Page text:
Every Election is Rigged… Against You – Opting Out


Was this current US election rigged? Without a doubt. Though whether there is in fact any shady business going on, what with the odd-looking jumps in vote counts for Joe Biden and various discrepancies Republicans have been claiming, is almost irrelevant. Every election is rigged against you.

They are rigged in a very specific sense: The system that claims to be a representation of the will of the people is not anything of the kind. The entire electoral system, from the justification to the method to the outcome, does not represent “us” in any meaningful way. Democracy is merely a ruse to lend moral legitimacy to the ruling class.

Just this simple catchphrase, “we elect our representatives,” has huge problems. It doesn’t make sense to say that “we” elect them. You can make an argument that only those who voted for the candidate that won were responsible. But if Harry Browne votes for the losing candidate, how has he in fact elected the winner?

This is not mere snark that could have been put out by edgy 17-year-old 4chan frequenters. There’s a whole subset of economics dedicated to these kinds of conundrums called public choice theory. Bob Murphy published an article recently explaining the extremely strong case that Arrow’s impossibility theorem makes a mockery of the central moral claim of democracy that it reflects the will of the people.

Harry as an individual can have an ordinal list of preferences for things in his life, like the brand of milk he buys or which movies he wants to stream, and you can formulate that pretty easily in your mind. He prefers Blade Runner over Bride Wars, but Bride Wars over Rise of Skywalker, and so on. A baby can understand that, and economics can’t work without this being true.

It turns out it’s probably impossible to create a rational ordinal preference rank for more than two people. Every possible outcome violates basic rules as to what we would consider “preference” or “rank.” For example, no individual could reasonably say that she prefers vodka to beer, and prefers beer to wine, but prefers wine to vodka. Yet “we’re” doing this all the time with our apparent stated preferences written on our ballots.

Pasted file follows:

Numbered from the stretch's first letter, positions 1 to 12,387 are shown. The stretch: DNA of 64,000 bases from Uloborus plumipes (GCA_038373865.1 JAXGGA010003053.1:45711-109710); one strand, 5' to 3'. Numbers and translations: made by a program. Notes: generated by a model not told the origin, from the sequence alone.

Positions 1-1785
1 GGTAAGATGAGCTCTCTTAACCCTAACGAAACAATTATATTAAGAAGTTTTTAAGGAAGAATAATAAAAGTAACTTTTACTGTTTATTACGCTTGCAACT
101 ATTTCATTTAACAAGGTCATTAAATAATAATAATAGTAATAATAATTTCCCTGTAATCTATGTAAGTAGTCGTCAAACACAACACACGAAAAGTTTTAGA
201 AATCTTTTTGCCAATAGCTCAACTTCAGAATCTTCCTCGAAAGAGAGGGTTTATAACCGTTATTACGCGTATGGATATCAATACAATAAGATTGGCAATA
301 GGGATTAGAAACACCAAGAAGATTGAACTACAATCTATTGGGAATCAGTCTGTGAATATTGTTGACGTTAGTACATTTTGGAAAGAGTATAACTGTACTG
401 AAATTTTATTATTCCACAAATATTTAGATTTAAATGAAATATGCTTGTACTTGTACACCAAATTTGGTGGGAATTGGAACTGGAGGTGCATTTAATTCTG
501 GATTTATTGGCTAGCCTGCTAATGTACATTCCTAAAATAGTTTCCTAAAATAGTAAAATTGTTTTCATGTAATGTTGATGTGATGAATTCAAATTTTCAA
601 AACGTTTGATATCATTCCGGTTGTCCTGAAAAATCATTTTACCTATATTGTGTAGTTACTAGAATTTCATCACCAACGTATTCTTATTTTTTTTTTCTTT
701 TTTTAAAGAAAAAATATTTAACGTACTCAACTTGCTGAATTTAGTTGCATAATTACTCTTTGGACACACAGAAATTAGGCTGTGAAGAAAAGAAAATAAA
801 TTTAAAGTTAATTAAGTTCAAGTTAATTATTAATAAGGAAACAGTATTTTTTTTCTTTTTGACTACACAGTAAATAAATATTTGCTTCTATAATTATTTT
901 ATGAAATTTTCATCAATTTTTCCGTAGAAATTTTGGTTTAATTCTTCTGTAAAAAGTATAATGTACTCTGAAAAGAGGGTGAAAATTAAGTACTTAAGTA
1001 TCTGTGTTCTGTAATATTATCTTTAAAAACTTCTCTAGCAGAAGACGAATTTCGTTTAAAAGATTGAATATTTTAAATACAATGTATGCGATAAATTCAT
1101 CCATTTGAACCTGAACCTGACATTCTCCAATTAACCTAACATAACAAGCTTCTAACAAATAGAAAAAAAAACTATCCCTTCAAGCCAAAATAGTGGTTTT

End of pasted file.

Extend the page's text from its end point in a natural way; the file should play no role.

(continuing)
When you aggregate the ballots, the results don’t indicate a rank order preference for candidates. It can tell you that Biden won, and Trump came second, even though the majority of voters would probably prefer Jo Jorgenson over Trump. Republicans and/or Democrats can berate the Libertarian voters all they want for “letting the other guy win,” but in reality, even if we were permitted to write second and third choices on the ballots, we’d still be none the wiser as to “our” real preference.

At this point we’ve come around to a view that maybe some of us have elected our representatives. That is, assuming that the person elected perfectly represents at least most of their preferences, which is close to impossible.

Still worse, for Harry, the winner does not represent him. He wanted nothing to do with the winner. The winner was the last person he ever wanted to represent him. Now we’re at: “Some people vote for a person to represent them who also rules over others who he does not represent.” This catchphrase is getting less and less catchy by the minute.

We’re getting right to the core of the issue: the inevitability of the ruling class. That there’s always someone who rules, and everyone else who has to put up with them. 2016 Democratic voters had a point when they were tweeting “Not My President.” Trump sickens those people to their core.

The President is meant to be a representative, but to a large degree he does not represent them.

The riposte without fail goes like this: “Well, if you don’t like it, you can leave.” This is somehow seen to be persuasive, but I think it reveals the whole sham.

Firstly, how this is meant to be a defense of democracy, when compared to other systems of government, is anyone’s guess. If the only stipulation with communist or fascist dictatorships was that people could leave the country whenever they wanted, this would be an equally valid argument. The issue here is whether democracy is truly a representation of the people’s will.

The unquestioned assumption is the moral legitimacy of political authority. Sure, Harry might be able to leave, but why should he? Why is it that one group of people apparently have the right to lord it over everyone else? Even if democracy worked as perfectly as it should, it would still not be representative of all of the people. Someone is being aggressed upon.

If you believe that the only legitimate authority derives from the will of the governed, and it turns out that democratic outcomes are not the will of the people, then the President’s authority is illegitimate, per se.

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James Smith

Writer and film-maker from the United Kingdom. Digital nomad. Author of 'The Shy Guy's Guide to Travelling'.